NASA and NOAA gathered night-time and daytime views of the Blizzard of 2016 from the Suomi NPP and the GOES-East satellites. NASA's GPM satellite provided a look at the moisture wrapping into the storm from the Atlantic Ocean. The 2016 blizzard occurred just 4 days before 2015's major northeast blizzard.
GPM's 3-D View of Storm's Moisture From the Atlantic Ocean
On Jan. 23, 2016 at 1239 UTC (7:39 a.m. EST) NASA and the Japan Aerospace Exploration Agency's Global Precipitation Measurement (GPM) core observatory passed above the deadly winter storm that was burying the Northeast under a deep layer of snow. As GPM passed above, it observed a band of snow approaching the island of Manhattan. GPM's Microwave Imager (GMI) and Dual-frequency Precipitation Radar (DPR) instruments showed massive amounts of moisture being transported from the Atlantic Ocean over states from New York westward through West Virginia. GPM's Radar instruments provided 3-D data (DPR Ku Band) showing the 3-D structure of rainfall within bands of precipitation in the winter storm.
A Night-time View by Satellite
A combination of the day-night band and high resolution infrared imagery from the NASA-NOAA's Suomi NPP satellite showed the historic blizzard as it moved north of the Mid-Atlantic and over the New York Metropolitan area and southern New England at 06:55 UTC (1:55 a.m. EST) on January 24, 2016. The nighttime lights of the region were blurred by the high cloud tops associated with the storm.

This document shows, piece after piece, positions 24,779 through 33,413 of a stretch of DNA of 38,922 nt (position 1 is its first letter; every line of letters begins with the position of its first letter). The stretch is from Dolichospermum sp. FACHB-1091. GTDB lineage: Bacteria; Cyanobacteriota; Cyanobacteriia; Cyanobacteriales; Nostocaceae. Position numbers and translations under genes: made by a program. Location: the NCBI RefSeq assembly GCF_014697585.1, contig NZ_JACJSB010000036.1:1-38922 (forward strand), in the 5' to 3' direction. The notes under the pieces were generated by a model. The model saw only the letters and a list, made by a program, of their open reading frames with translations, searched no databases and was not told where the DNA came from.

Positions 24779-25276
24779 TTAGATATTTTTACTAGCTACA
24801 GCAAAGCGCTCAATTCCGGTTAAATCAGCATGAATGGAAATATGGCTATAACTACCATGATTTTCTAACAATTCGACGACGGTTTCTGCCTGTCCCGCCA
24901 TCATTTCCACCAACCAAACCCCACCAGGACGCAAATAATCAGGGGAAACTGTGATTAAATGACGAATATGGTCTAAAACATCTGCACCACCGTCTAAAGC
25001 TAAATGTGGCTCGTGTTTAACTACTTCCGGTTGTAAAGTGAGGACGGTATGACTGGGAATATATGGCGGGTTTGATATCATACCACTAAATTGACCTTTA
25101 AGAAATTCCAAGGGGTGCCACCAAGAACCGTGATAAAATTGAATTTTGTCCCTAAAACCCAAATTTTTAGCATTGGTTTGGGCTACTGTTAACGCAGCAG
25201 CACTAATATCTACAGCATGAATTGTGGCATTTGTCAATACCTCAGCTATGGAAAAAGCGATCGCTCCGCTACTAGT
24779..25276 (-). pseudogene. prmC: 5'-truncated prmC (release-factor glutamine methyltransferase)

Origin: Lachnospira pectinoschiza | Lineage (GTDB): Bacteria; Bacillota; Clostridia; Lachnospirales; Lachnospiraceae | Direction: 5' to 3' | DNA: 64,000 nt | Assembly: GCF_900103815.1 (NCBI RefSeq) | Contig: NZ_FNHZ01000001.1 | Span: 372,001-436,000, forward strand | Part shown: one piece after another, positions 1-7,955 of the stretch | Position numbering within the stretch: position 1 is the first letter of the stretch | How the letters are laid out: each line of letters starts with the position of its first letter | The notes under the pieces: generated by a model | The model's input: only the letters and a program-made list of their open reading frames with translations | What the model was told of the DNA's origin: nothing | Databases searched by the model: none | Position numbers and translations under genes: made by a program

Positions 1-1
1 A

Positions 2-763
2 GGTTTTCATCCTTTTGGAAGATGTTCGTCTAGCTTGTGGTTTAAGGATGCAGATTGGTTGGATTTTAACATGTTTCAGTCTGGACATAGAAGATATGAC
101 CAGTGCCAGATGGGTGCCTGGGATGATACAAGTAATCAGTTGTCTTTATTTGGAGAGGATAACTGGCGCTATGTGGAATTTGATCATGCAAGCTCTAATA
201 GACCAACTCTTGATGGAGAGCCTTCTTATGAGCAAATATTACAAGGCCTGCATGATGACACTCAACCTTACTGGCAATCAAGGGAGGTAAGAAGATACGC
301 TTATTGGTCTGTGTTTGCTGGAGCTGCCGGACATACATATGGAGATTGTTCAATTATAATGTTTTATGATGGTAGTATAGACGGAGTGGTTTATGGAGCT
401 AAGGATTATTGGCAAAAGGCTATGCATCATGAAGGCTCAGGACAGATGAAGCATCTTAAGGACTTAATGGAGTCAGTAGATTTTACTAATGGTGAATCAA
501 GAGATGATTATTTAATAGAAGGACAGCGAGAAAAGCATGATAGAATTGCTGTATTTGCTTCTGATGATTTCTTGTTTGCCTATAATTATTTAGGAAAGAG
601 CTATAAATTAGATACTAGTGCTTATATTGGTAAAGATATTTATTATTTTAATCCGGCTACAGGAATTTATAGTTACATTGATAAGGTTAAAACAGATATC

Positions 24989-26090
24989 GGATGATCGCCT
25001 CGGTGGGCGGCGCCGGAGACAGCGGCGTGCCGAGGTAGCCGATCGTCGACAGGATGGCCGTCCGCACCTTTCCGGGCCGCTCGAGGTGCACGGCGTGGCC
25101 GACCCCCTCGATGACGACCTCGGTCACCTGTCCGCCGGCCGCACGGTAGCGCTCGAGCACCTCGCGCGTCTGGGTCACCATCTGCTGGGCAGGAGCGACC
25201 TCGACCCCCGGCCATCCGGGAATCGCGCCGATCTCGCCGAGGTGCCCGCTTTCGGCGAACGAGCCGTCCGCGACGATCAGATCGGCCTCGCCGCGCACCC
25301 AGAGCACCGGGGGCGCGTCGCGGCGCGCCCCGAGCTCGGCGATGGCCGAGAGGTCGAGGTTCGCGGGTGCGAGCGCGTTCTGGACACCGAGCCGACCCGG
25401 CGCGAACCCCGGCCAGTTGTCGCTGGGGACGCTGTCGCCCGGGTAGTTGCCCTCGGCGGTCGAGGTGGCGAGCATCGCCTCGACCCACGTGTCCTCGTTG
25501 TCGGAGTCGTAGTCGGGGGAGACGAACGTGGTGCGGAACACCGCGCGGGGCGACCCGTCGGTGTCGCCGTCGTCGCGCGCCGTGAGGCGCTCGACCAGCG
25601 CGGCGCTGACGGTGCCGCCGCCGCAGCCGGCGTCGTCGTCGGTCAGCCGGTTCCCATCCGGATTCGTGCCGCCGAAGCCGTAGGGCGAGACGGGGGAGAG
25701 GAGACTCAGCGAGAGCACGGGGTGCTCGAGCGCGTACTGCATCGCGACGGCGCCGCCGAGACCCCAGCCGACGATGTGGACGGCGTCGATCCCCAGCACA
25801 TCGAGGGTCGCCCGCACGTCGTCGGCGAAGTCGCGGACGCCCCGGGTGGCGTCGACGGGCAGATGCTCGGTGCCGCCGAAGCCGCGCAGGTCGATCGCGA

On Sunday, Jan. 24, 2016 at 3:55 a.m. EST NOAA's National Weather Service Weather Prediction Center in College Park, Maryland said "Snow is tapering off over the Mid-Atlantic and Northeast as the winter storm system tracks further offshore. This system dumped copious amounts of snow over West Virginia, Virginia, Washington D.C., Maryland, Pennsylvania, New Jersey and New York. A few locations came close to, or surpassed all-time 1-day and 2-day snow records. Accumulations of 2 to 3 feet were common, with a few isolated areas in the West Virginia and Maryland panhandles measuring 3.5 feet."
Snowfall Records Broken in Mid-Atlantic
This storm set quite a number of snowfall records in the Mid-Atlantic north to New York City on Jan. 23, 2016. In the Baltimore/Washington metro area, all three airports recorded record snowfall according to NOAA's National Weather Service.
A record snowfall of 11.3 inches was set at Washington Reagan National airport. This breaks the old record of 11.0 set in 1935. A record snowfall of 25.5 inches was set at Baltimore BWI Thurgood Marshall airport. This breaks the old record of 11.5 set in 1935. A record snowfall for the day of 22.1 inches was set at Washington Dulles airport yesterday. This breaks the old record of 1.7 set in 1982.
Snowfall records also fell from Richmond, Virginia to Harrisburg, Pennsylvania. The NWS noted that a record snowfall of 5.3 inches was set at Richmond, Virginia. This breaks the old record of 2.7 inches set back in 1908. In central Pennsylvania, snow totals were much higher. A record daily snowfall of 26.4 inches was set at Harrisburg. This breaks the old record of 9.5 inches set on January 23 in 1982. A continuous weather record has been kept at Harrisburg since 1888.